I don't know at what point my family decided to leave.  I don't know for sure if it was an actual choice or if they were evicted.  Regardless, they made their way down roads littered with corpses, sometimes witnessing starving dogs eating the human remains, only to book a passage on a ship that would turn out to be a almost as dangerous as remaining behind in Ireland.  The Coffin Ships that they sailed on were not meant for comfort.  In fact, some of the same ships that carried the Irish to America a few years before had carried slaves from Africa.  And in similar conditions.  My family would have spent most of their time below decks in truly disgusting conditions.  Imagine people who were already weakened from the hunger or disease crammed into a small space that rocked back and forth constantly.  They lived, ate, and slept in absolute filth.  The space reeking of unwashed bodies, vomit, urine, feces, and above all, death.  It was not abnormal for as many as a third of the passengers to die on this trip.  It has been said by smarter people than I that if you could walk from Cork to New York City along the body of the Atlantic that you could so so without ever stepping on the ocean floor.  You could just step from one Irish body to another the entire way.

These two branches of my family arrived in the United States but in two different locations.  One ship landed in New Orleans and one in New York.  My family who came in through New Orleans fared a little better than those who arrived in New York.  Though they faced hardships, it was nowhere near as bad as what my family faced in New York.  The following cartoon is just one of many.  (And keep in mind this one was published in 1871!)

But when war came, they threw in their lot with their adopted part of the country.  I really doubt the enlisted "for the cause" as it were.  They didn't seem like that kind of people really.  My great-grandmother told me once that the reason her grandfather enlisted was so that he could learn useful skills.  (She knew him and that quote is directly from him.)  I always wondered what that meant.  He was a child when he came over with his family on the New Orleans trip.  I later found at what.  He was an active Fenian.  His service saw him at all of the major battles in the Western Theater and he came through it all without a scratch.  Talk about luck of the Irish!  On the New York side, my third great grandfather, who also made the trip as a teenager, enlisted in the 160th New York Infantry and was killed in Louisiana.  He is buried in the National Cemetery in Baton Rouge.  He gave his life for a country that, at the time, scorned and ridiculed him in the manner of the cartoon above.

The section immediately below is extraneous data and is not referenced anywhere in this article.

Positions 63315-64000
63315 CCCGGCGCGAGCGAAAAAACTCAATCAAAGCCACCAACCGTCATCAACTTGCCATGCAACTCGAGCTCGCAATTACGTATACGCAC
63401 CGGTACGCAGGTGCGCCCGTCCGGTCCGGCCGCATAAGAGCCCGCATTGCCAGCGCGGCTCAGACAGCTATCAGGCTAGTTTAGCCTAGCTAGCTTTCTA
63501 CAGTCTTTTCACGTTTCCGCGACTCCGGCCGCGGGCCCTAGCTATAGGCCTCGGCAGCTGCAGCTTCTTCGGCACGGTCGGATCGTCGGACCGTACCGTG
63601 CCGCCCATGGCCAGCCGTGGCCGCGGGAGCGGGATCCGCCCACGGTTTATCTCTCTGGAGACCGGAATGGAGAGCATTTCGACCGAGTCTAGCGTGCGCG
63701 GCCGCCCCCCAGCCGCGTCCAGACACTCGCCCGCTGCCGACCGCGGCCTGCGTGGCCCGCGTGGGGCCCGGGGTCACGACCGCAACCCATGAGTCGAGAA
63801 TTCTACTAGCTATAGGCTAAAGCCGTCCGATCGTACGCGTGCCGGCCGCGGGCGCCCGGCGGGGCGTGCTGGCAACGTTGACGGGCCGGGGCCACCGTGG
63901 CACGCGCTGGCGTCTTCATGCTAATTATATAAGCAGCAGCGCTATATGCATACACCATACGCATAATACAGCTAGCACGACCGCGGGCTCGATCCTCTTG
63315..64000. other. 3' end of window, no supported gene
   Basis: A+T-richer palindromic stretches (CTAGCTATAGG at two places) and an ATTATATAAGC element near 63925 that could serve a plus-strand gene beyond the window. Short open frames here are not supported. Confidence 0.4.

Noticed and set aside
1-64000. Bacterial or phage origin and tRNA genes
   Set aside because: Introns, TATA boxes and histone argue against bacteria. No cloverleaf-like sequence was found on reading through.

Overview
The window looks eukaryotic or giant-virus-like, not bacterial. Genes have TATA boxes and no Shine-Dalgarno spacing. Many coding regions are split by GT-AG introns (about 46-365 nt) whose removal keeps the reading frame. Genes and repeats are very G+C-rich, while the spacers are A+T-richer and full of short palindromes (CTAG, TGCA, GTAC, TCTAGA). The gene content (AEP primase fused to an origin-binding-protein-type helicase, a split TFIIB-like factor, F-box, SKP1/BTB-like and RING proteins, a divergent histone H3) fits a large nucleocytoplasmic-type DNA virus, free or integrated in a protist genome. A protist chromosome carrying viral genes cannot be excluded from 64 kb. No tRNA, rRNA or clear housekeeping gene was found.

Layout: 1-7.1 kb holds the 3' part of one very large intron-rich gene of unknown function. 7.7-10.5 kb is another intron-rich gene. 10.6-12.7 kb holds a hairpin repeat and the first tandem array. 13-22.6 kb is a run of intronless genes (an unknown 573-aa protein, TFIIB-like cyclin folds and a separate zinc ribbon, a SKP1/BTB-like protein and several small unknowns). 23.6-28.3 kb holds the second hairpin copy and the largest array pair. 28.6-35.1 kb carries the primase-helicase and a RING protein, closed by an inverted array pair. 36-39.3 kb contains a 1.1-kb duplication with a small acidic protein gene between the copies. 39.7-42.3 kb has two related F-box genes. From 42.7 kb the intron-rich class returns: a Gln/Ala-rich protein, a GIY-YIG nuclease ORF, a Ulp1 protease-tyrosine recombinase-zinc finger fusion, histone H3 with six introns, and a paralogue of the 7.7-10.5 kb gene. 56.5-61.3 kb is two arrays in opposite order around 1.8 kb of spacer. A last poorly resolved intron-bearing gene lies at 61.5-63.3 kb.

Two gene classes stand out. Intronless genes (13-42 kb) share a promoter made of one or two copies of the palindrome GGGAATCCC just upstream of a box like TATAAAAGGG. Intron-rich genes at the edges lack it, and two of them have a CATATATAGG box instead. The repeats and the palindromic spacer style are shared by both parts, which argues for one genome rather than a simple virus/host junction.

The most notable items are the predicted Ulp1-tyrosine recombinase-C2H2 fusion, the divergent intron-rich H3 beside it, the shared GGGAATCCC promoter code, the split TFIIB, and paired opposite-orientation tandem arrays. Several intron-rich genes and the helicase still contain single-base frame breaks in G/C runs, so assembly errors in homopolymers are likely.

I don't know why I am making this lengthy post.  I don't know if you are even still reading it at this point.  My ancestors were tough, proud people.  They fought against the English invaders of their country and they fought for their respective sides here in the United States as well.  England tried to eradicate them from the face of the earth.  The United States was less than welcoming.  But they survived.  And as a consequence, I am here today because of that strength.  Allow me to close with a quote from the book Paddy's Lament by Thomas Gallagher.  You will find it on page 295.  When speaking of the perseverance of the Irish immigrant, he said the following "But whatever name he goes by now.....he will forever, with his battered high hat, ragged swallow-tailed coat, dangling breeches, and bare feet, haunt not only Irish memory, but also the halls and chambers of Westminster Palace, where Parliament tried for so long, without success, to do him in."

My name is Lee Hutch and I am a Civil War Addict who only hopes that I can live in a manner to bring honor to my ancestors.